Defining Instances of the Class and Structure

The proclamation of the Resolution structure and the VideoMode class only determines what Resolution and VideoMode will look like. By themselves, they do not define a particular resolution or video mode. In order to do this, we have to create an instance of a structure or class.

The syntax for building an instance of a class or structure is very similar:

let someResolution = Resolution()     
let someVideoMode = VideoMode()

Both classes and structures add the initializer syntax to build new instances. The standard form of initializer syntax is to use the type name and empty parentheses right after the Resolution () and VideoMode (). This results in a new instance of the class or structure with any initialized properties and their default values.

Accessing Properties

It is best advised to access instance properties using the dot syntax. In the dot syntax, the property name is the one that comes right after the instance name, and a dot (.) is added between them without spaces:

print ("The width of someResolution is \ (someResolution. width)")   
/ / Outputs " The width of some solution is 0"

In the example above, someResolution.width refers to the width property of the someResolution instance, which has an initial value of 0.

You can also go deeper into subproperties, for instance, with the width property or the resolution property that belong to VideoMode class:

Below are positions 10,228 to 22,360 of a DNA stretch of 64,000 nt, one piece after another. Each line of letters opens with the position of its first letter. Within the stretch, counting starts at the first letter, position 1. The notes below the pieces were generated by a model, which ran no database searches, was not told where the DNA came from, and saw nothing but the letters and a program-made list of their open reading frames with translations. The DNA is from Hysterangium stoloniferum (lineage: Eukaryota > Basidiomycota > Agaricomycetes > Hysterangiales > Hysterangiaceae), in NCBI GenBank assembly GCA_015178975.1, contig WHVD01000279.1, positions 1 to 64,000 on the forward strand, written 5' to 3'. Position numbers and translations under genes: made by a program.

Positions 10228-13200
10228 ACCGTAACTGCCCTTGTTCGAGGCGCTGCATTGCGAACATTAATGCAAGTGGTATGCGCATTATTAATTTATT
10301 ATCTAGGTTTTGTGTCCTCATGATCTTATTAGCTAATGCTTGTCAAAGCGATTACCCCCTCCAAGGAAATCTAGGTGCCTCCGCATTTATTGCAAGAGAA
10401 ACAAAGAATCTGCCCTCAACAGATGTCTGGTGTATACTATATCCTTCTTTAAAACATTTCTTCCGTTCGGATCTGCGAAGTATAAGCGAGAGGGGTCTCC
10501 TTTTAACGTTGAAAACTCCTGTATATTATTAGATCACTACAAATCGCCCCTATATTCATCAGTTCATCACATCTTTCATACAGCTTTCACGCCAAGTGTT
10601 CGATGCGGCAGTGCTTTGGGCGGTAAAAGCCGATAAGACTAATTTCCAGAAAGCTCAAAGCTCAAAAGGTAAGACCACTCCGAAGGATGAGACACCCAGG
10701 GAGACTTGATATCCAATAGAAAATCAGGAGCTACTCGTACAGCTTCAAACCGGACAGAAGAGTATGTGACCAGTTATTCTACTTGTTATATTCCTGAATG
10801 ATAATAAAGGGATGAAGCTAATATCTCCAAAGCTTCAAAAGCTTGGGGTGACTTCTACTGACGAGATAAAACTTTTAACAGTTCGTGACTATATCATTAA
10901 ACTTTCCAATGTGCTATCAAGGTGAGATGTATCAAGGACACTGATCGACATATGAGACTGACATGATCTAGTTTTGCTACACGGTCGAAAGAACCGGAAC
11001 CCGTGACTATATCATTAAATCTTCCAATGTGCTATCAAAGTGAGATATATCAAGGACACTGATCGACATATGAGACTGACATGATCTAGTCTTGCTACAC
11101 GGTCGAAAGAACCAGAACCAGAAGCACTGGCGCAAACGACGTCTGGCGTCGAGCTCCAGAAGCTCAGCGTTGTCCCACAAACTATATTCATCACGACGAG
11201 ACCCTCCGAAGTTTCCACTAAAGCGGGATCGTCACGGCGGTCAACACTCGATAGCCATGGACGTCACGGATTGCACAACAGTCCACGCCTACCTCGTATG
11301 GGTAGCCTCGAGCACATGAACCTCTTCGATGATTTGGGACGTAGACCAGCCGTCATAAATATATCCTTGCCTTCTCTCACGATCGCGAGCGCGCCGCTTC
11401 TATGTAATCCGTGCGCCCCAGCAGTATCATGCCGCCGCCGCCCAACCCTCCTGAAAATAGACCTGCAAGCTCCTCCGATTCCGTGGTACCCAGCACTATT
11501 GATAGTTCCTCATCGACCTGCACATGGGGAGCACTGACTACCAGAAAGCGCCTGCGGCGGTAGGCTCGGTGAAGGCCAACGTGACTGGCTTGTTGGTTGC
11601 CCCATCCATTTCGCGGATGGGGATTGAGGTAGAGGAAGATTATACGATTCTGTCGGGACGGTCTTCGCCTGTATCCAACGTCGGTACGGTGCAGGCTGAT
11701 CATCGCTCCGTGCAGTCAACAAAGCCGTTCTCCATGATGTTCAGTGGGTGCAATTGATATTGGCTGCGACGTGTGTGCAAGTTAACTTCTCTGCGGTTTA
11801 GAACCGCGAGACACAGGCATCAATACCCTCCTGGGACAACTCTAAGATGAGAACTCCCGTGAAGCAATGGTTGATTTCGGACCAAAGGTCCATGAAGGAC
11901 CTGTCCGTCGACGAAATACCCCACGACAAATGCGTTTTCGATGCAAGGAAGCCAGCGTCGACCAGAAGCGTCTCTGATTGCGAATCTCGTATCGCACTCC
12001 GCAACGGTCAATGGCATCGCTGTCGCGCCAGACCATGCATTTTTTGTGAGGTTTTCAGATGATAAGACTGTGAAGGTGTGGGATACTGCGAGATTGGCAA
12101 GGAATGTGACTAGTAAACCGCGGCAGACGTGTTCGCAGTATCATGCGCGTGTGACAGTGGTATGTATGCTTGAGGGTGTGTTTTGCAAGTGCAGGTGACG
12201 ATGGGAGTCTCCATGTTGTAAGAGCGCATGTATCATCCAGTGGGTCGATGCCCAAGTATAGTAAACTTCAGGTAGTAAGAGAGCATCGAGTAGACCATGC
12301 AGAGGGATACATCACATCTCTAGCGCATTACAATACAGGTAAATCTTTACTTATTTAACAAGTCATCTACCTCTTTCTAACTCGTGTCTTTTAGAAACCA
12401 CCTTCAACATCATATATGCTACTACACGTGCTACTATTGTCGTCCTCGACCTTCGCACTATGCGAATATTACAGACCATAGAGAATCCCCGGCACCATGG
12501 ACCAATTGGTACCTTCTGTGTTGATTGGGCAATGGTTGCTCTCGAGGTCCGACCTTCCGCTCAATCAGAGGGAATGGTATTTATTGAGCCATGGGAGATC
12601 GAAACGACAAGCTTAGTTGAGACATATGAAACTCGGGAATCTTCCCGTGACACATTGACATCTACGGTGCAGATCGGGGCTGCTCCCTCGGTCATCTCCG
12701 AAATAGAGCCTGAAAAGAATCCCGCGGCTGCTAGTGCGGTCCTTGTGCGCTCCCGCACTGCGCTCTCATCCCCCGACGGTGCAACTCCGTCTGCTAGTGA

print("someVideoMode width is \(someVideoMode.resolution.width)")   
/ / Outputs " someVideoMode width is 0"

As al alternative, you can also use the dot syntax to declare a new value to a property:

someVideoMode.resolution. width = 1280        
print ("someVideoMode width is now equal to \(someVideoMode.resolution. width)")      
/ / Outputs " someVideoMode width is now 1280"

Defining Pointers

In case if you have a previous experience in C, C++ , or Objective-C, then you might know that these languages apply pointers to refer to a memory address. In Swift, constants and variables refer to an instance of some reference type same as C pointers, but they are not direct pointers to a memory address, and they do not request you to add an asterisk(*) to mark that you are making a reference. As a substitute, such references are included as other constants or variables in Swift. The standard library allows you to include pointer and buffer types only if you need to interact directly with pointers.


You may also like...